I didn't really need to even have Roy and Riza in this story. It seemed to make sense that they would make an appearance at an event like this, but they don't really have much to do. I guess Roy just wants to keep an eye on Grumman.

Chapter 13

"…and even though I am unable to be with you at this time, please know that you have my very warmest regards as well as my continued support. My very best wishes to all of you. Yours very sincerely, Henrietta Bradley."

As Riza folded the letter, she smiled at the crowd as they replied with applause and ululating calls. As this died away, she leaned toward the microphone again. "And let me add that both Brigadier General Mustang and I echo that sentiment from the bottom of our hearts!"

This was met with an even more enthusiastic response. Riza couldn't help but break into a broader smile, marveling at this peoples' capacity for—perhaps forgiveness wasn't the right word. Generosity might have been closer.

When they first presented themselves to the Ishvalan people after reconstruction had begun, the feeling they met with was challenging, but not accusing. It wasn't how dare you show your faces here but rather now that you're here, show us what you can do. What Ishval had become had once been only a distant dream. Now it was a reality, and Riza was deeply grateful that despite all she had done to help exterminate these people, she was able to have a hand in helping them flourish. That seemed to carry more weight than what she had done all those years ago.

"And now," she continued, "may I present His Excellency, Fuhrer Montgomery Grumman."

Grumman stepped forward to the microphone, tipping his hat to Riza as she passed. She smiled back at him but then couldn't help smirking a little to herself. The Fuhrer's reception from the Ishvalans was cordial, but not as warm as the one she got.

She returned to her folding chair between Roy and Scar, who had Christine on his lap. Riza was content to let her stay there. It amused her to think that the man who had once terrorized the country was a gooey mess when it came to small children. The brigadier and the khorovar had already addressed the crowd. Scar had kept it fairly brief, mainly advising that the festivities not get too out of hand, probably nothing they hadn't already heard. Roy had given a stirring talk about his heartfelt commitment to the Ishvalan people (without trying too hard to sound like a campaign speech), which was well received.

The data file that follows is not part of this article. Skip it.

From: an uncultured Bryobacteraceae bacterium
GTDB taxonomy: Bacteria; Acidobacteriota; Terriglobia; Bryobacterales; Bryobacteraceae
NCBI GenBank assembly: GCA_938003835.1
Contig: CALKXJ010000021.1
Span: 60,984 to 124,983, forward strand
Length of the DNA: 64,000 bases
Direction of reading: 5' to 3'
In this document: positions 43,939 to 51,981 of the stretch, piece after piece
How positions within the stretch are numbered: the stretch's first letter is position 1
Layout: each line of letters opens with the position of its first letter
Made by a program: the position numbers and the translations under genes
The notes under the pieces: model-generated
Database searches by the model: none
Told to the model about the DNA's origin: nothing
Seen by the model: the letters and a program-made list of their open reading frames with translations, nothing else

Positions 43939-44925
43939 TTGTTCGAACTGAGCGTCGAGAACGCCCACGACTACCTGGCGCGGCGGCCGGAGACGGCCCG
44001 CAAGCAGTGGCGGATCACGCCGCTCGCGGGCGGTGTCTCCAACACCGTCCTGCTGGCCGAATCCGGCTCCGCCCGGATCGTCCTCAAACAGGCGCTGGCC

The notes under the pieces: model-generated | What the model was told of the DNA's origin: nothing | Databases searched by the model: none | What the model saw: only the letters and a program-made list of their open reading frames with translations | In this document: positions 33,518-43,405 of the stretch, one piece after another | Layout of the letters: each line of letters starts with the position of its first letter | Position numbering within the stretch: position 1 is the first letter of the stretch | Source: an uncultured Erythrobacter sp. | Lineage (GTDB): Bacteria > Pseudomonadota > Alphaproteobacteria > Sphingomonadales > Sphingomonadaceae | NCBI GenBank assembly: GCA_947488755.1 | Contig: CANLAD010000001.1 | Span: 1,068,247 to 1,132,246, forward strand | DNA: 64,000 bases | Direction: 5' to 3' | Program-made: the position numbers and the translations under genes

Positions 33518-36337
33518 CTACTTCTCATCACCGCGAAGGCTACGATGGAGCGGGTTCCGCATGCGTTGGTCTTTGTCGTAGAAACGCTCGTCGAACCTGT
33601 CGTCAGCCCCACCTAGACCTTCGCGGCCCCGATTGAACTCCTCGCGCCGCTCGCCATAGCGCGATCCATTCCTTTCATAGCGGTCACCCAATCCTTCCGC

"You look smug," Roy remarked.

"They liked me best," Riza replied with a sly little smile.

"Well, you're prettier than the rest of us," Roy replied.

"That's got nothing to do with it."

"No, of course not. Then again," Roy added with a nod toward his mentor and rival, "His Excellency hasn't said anything yet."

Grumman cleared his throat softly and spoke into the microphone. "You know, every time I do one of these things, they always save me for last. By that time, everybody's sick of the speechifying and they're itching to get on to the good stuff. I don't think I could say anything that hasn't already been said, except…" He threw in a bit of a dramatic pause, "Let the games begin!"

A roar erupted from the crowd and Grumman beamed at them. No one could hear Riza mutter that old fart, but Roy didn't need to read her lips to figure it out.

The first event was the football game. The two amateur teams that had evolved over the past few years were made up mostly of Ishvalans but also several soldiers and even one Amestrian civilian. Jean Havoc played wingback for the Jackals. The other team was called the Scorpions. They had even managed to get themselves some proper equipment, like shoes and team jerseys. The Jackals wore red and the Scorpions wore gold. There had been some discussion off and on about forming a professional team and joining the Eastern Regional League, but in the meantime, they just played for fun. The losing team would stand the winners a round of drinks.